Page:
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By Dr. Henry I. Miller : BIO| 15 Sep 2020
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A clinical trial that went badly awry at London's Northwick Park Hospital in March became the drug-testing community's worst nightmare. Six healthy volunteers ended up in intensive care after each received the first injection of a new drug called TGN1412, a highly purified antibody intended as a treatment for autoimmune diseases such as rheumatoid arthritis.

What particularly alarmed some observers was that the violent reaction - "cytokine storm," the outpouring of hormone-like chemicals from certain kinds of white blood cells, which gives rise to a widespread toxic response - seems not to have resulted from problems with the manufacture or formulation or from contamination of the drug. British regulators concluded that the immediate cause was probably "an unpredicted biological action" of the drug itself.

In order to understand the implications of these events, a little background is necessary. Clinical trials study potential treatments in human volunteers to determine whether they should be approved for use in the general population. Before human experimentation begins, drugs must be tested in laboratory animals to determine toxicity, estimate dosage, and gain information about pharmacology. Only drugs that have acceptable safety profiles and show promise are then moved into clinical (human) trials.

Clinical trials are carefully designed to answer specific research questions. The trial protocol specifies study procedures and measurements, whether the drug will be tested against standard treatments or placebo, and how the data will be analyzed. The trials are conducted in graduated phases. Initial trials usually involve a small number of healthy volunteers and are intended to determine dosing, document how a drug is metabolized and excreted and identify acute side effects. Progressively larger studies - involving as many as tens of thousands of subjects - are then performed to document safety and efficacy in patients who have the disease or condition for which the drug is ultimately intended. When there is sufficient evidence of safety and efficacy, the drug's sponsor submits the data to regulators and requests permission to market the drug.

The gradual progression in the size and complexity of clinical trials is intended to minimize untoward, unexpected effects on test subjects and ultimately on patients to whom the drug is prescribed. But clinical trials, by definition, explore uncharted territory, and, at any stage of the process the unexpected can occur.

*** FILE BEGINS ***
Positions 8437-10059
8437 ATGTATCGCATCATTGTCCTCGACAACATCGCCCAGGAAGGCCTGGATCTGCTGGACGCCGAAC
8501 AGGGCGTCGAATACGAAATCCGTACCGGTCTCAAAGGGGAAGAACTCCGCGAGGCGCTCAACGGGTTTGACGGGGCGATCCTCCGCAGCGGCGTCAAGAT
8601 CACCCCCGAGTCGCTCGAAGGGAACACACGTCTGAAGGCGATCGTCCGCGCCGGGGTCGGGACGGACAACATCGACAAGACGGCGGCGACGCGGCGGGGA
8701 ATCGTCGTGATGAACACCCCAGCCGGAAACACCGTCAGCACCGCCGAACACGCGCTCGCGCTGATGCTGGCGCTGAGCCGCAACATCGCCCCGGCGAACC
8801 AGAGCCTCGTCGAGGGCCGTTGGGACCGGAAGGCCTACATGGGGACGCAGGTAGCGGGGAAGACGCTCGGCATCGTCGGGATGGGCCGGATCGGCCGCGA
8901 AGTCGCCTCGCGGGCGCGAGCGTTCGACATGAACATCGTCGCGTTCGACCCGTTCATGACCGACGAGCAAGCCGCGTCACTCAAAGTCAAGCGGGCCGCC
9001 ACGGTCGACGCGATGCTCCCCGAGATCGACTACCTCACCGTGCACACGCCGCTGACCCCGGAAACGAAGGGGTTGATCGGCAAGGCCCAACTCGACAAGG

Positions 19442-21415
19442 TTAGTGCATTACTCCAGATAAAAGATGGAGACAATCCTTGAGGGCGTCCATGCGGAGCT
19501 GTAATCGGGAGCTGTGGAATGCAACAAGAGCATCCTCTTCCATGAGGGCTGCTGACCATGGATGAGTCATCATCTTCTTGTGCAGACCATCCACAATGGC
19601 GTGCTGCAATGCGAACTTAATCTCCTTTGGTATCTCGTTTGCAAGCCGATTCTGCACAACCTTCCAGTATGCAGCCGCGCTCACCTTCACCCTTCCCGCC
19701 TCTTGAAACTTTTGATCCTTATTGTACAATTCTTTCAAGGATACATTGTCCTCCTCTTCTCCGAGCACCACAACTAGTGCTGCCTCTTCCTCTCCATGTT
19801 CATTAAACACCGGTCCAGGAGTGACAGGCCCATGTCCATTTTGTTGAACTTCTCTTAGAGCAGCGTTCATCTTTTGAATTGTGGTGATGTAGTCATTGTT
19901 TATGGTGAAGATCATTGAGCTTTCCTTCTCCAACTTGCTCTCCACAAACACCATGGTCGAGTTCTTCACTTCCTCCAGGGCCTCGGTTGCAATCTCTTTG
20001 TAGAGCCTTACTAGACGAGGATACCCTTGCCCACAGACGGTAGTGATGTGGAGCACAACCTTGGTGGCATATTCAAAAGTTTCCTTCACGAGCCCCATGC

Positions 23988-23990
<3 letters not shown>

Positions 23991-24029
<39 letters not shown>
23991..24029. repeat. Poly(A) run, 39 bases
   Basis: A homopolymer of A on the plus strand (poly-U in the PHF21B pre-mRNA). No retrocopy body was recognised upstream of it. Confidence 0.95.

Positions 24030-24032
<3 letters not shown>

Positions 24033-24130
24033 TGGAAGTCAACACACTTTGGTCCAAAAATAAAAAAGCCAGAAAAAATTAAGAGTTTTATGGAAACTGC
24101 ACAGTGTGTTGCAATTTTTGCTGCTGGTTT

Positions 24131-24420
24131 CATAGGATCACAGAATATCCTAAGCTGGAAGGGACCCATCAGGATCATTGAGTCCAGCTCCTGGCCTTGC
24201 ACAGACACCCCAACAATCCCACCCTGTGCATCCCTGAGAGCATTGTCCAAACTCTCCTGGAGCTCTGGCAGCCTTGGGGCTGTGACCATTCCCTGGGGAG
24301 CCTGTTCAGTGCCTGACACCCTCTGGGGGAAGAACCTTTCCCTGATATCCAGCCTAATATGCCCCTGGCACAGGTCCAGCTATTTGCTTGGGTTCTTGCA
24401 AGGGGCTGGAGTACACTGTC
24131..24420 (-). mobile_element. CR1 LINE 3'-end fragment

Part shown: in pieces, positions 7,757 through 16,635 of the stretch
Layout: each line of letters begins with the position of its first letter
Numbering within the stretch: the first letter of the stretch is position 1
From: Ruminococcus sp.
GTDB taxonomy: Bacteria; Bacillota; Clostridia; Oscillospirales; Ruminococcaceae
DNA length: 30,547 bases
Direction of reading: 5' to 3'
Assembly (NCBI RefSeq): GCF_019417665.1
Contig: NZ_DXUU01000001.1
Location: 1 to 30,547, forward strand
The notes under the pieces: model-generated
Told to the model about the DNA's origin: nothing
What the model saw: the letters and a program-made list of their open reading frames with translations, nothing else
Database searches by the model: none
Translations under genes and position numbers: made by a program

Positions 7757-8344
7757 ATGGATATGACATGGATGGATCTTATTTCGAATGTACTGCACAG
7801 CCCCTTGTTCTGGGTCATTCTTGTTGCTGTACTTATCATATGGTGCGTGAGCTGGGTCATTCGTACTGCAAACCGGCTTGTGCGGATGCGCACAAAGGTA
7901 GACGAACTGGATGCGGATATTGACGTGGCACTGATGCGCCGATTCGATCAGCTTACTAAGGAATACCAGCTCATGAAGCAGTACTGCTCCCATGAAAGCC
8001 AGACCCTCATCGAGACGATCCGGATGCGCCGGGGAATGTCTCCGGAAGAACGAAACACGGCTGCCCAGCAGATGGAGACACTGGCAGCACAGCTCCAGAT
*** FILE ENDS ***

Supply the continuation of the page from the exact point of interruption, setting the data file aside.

When I was a medical officer at the U.S. Food and Drug Administration in the early 1980's, a completely unexpected side effect occurred in the initial clinical testing of a new formulation of human growth hormone: At the outset of the initial clinical studies in healthy human volunteers (who happened to be executives of the drug company), the drug caused extreme pain at the injection site, fever, and blood chemistry abnormalities that indicated an inflammatory process. The culprit turned out to be a low-level contaminant in the drug preparation that stimulated human white blood cells to release a substance that caused the signs and symptoms. The contaminant had not been detected in standard, sophisticated screening tests that are supposed to assure a drug's purity and quality, nor was it found in preclinical animal studies because of the indirect mechanism of its toxicity and its specificity for human cells. Thus, prior to the human trial, the problem was exceedingly difficult to predict and avoid.

More damaging by far was the use of a synthetic estrogen steroid hormone called diethylstilbestrol, or DES, that was prescribed by American physicians from 1938-1971 to between five and ten million pregnant women in order to prevent miscarriages or premature deliveries. In 1971, federal drug regulators advised physicians to stop prescribing DES to pregnant women because it was linked to a rare vaginal cancer in female offspring. In other words, the side effect was not seen until 15 to 20 years or more after women were exposed to the drug in utero during their mothers' pregnancies. Such a long time lag between exposure and the adverse effect makes the association extremely difficult, perhaps impossible, to detect during clinical testing.

Finally, it is axiomatic that very rare drug side effects are detectable only when large numbers of subjects are exposed.

So where does all of this leave us?

Drug testing is a risky business, so we need to do it according to prevailing ethical standards and using the most advanced scientific methods. The unexpected toxicity found in the recent British drug trial serves as a reminder that when a substance about to be administered for the first time to humans acts through a novel mechanism or on a poorly understood biological target, it is prudent to begin at a very low dose with a single subject, and to leave a reasonable interval between exposures of additional persons. But we cannot be deterred from performing clinical trials if we are to have the innovative new drug products needed by an aging population.

Henry I. Miller is a physician and fellow at the Hoover Institution and the Competitive Enterprise Institute. From 1989 to 1993, he was director of the U.S. FDA's Office of Biotechnology. His most recent book, "The Frankenfood Myth..." was selected by Barron's one of the 25 Best Books of 2004.
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